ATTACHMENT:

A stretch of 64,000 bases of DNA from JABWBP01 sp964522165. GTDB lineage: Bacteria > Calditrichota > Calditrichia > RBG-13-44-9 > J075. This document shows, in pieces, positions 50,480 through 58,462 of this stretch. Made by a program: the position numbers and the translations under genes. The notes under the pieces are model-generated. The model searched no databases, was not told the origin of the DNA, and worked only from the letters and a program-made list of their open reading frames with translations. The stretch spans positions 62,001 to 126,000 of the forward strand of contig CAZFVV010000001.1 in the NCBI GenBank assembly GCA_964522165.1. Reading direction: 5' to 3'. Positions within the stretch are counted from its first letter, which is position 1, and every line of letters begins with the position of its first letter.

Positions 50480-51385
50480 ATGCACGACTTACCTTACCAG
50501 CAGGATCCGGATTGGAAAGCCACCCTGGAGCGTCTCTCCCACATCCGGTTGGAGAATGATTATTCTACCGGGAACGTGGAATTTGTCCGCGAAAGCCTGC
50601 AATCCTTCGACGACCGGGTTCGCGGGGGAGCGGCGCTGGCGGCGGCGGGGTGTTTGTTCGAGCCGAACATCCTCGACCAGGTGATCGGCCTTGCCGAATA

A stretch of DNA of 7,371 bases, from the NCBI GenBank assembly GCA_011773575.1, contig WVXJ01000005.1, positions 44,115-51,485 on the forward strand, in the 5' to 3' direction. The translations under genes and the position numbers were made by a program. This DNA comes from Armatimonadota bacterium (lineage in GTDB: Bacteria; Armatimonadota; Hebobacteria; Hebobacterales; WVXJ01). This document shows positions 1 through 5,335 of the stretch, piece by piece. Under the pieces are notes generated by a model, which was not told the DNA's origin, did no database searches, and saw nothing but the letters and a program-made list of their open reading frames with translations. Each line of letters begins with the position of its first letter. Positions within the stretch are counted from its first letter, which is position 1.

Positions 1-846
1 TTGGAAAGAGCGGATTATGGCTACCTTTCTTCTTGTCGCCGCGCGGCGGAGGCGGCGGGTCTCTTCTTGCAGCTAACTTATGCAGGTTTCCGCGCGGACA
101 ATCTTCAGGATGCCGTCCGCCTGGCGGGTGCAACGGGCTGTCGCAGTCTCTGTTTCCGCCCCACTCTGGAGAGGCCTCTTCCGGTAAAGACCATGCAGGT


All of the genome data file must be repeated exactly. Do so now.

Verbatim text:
A stretch of 64,000 bases of DNA from JABWBP01 sp964522165. GTDB lineage: Bacteria > Calditrichota > Calditrichia > RBG-13-44-9 > J075. This document shows, in pieces, positions 50,480 through 58,462 of this stretch. Made by a program: the position numbers and the translations under genes. The notes under the pieces are model-generated. The model searched no databases, was not told the origin of the DNA, and worked only from the letters and a program-made list of their open reading frames with translations. The stretch spans positions 62,001 to 126,000 of the forward strand of contig CAZFVV010000001.1 in the NCBI GenBank assembly GCA_964522165.1. Reading direction: 5' to 3'. Positions within the stretch are counted from its first letter, which is position 1, and every line of letters begins with the position of its first letter.

Positions 50480-51385
50480 ATGCACGACTTACCTTACCAG
50501 CAGGATCCGGATTGGAAAGCCACCCTGGAGCGTCTCTCCCACATCCGGTTGGAGAATGATTATTCTACCGGGAACGTGGAATTTGTCCGCGAAAGCCTGC
50601 AATCCTTCGACGACCGGGTTCGCGGGGGAGCGGCGCTGGCGGCGGCGGGGTGTTTGTTCGAGCCGAACATCCTCGACCAGGTGATCGGCCTTGCCGAATA

A stretch of DNA of 7,371 bases, from the NCBI GenBank assembly GCA_011773575.1, contig WVXJ01000005.1, positions 44,115-51,485 on the forward strand, in the 5' to 3' direction. The translations under genes and the position numbers were made by a program. This DNA comes from Armatimonadota bacterium (lineage in GTDB: Bacteria; Armatimonadota; Hebobacteria; Hebobacterales; WVXJ01). This document shows positions 1 through 5,335 of the stretch, piece by piece. Under the pieces are notes generated by a model, which was not told the DNA's origin, did no database searches, and saw nothing but the letters and a program-made list of their open reading frames with translations. Each line of letters begins with the position of its first letter. Positions within the stretch are counted from its first letter, which is position 1.

Positions 1-846
1 TTGGAAAGAGCGGATTATGGCTACCTTTCTTCTTGTCGCCGCGCGGCGGAGGCGGCGGGTCTCTTCTTGCAGCTAACTTATGCAGGTTTCCGCGCGGACA
101 ATCTTCAGGATGCCGTCCGCCTGGCGGGTGCAACGGGCTGTCGCAGTCTCTGTTTCCGCCCCACTCTGGAGAGGCCTCTTCCGGTAAAGACCATGCAGGT